The author, an active probate lawyer, believes much of an attorney's time is wasted in present probate practice. Too much time is spent in attempting to cut the red-tape requirements of "make-work" probate procedures that serve no purpose in all but a very few cases. Therefore, it is worthwhile to call to the attention of the practicing bar the need for probate reform, and the attractive vehicle for reform which is now available.

This vehicle, the Uniform Probate Code, was prepared as a sevenyear project of the National Conference of Commissioners on Uniform State Laws, with the assistance of the Real Property, Probate and Trust Law Section of the American Bar Association. Its final version was approved by the Commissioners and endorsed by the American Bar Association in August, 1969, over four years ago, and is part of the legislative program of the Commissioners for submission to the legislatures of the 50 states. It is now in effect in Alaska and Idaho; it has been adopted and will soon be in effect in Arizona, Colorado and North Dakota; and its more important provisions have been adopted in Maryland and Wisconsin.' Its more important provisions have also long been in force in New Jersey, Pennsylvania, Texas and Washington. Thus, there are now 11 states, both large and small, urban and rural, where its substance has found legislative approval,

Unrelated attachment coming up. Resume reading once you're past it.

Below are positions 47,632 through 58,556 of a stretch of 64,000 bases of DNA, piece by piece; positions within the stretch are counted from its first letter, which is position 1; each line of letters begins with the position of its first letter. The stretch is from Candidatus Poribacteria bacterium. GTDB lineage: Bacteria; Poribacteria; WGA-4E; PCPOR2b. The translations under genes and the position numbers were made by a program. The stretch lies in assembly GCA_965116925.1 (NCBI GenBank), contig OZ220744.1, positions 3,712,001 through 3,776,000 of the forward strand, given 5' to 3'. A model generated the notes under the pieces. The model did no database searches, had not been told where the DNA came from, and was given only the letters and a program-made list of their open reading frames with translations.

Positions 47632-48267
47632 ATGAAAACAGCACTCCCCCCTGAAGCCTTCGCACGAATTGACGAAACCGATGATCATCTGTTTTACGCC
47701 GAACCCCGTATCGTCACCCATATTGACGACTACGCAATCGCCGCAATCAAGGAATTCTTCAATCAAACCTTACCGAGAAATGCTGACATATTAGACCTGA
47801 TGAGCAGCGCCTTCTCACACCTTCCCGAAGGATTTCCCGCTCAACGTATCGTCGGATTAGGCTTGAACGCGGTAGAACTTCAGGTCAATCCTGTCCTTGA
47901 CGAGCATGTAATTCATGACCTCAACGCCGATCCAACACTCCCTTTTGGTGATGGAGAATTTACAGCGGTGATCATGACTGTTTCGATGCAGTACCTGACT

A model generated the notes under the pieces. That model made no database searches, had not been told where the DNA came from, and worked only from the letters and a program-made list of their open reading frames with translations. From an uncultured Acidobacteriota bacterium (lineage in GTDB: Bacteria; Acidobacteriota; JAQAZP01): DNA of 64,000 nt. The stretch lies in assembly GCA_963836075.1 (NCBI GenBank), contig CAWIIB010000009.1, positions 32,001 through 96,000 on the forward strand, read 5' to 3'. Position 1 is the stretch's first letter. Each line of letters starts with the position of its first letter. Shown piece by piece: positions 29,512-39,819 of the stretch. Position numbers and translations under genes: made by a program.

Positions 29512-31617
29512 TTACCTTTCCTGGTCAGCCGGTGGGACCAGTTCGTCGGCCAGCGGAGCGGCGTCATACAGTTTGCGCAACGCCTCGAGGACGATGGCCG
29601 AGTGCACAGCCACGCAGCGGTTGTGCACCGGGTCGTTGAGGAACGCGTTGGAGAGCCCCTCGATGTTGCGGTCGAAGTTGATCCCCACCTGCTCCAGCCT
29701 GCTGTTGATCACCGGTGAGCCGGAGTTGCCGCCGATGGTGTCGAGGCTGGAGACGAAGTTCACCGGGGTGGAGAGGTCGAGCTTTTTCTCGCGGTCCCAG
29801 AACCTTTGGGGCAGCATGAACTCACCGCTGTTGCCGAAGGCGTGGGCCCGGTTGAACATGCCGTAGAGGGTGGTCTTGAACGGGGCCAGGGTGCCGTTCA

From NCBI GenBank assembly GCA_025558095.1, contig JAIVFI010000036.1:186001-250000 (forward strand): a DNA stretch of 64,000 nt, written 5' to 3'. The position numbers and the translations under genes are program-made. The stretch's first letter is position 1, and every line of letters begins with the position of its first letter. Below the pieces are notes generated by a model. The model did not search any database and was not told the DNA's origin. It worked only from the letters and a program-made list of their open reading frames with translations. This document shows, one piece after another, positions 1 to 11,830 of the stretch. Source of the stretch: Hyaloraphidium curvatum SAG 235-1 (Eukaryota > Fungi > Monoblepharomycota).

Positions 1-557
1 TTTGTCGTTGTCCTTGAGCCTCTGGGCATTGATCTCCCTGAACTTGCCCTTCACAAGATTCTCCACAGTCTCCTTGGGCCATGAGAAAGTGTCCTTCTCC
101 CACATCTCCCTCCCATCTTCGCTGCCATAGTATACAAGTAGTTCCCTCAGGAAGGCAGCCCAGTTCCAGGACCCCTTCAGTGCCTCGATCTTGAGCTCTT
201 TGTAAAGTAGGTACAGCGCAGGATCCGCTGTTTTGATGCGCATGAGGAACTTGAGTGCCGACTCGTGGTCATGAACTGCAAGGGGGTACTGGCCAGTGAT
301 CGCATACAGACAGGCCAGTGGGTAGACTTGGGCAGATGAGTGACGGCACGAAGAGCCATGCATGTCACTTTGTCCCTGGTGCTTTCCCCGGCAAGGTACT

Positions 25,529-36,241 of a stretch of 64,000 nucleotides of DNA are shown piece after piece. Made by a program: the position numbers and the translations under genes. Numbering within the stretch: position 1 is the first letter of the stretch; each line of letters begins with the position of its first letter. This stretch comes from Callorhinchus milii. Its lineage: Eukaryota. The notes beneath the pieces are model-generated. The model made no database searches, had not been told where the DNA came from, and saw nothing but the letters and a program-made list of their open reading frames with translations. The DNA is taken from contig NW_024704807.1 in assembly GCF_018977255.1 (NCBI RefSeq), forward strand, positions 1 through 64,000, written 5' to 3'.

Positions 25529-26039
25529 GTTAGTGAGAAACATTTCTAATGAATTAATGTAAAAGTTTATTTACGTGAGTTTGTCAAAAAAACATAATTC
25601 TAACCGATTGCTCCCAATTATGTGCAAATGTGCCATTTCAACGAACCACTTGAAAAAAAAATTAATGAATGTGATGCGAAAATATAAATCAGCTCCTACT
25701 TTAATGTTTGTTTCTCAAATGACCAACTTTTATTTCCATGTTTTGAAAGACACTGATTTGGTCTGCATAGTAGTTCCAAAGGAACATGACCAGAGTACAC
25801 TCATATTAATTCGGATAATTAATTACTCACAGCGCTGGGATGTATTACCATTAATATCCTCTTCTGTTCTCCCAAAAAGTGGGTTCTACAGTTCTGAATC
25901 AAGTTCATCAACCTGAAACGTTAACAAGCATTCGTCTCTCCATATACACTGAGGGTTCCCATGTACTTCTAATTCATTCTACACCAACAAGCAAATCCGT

While these reforms may appear attractive when viewed in the abstract, their value to both practicing lawyers and their clients is more clearly revealed in the results they achieve. This article will illustrate some of these results.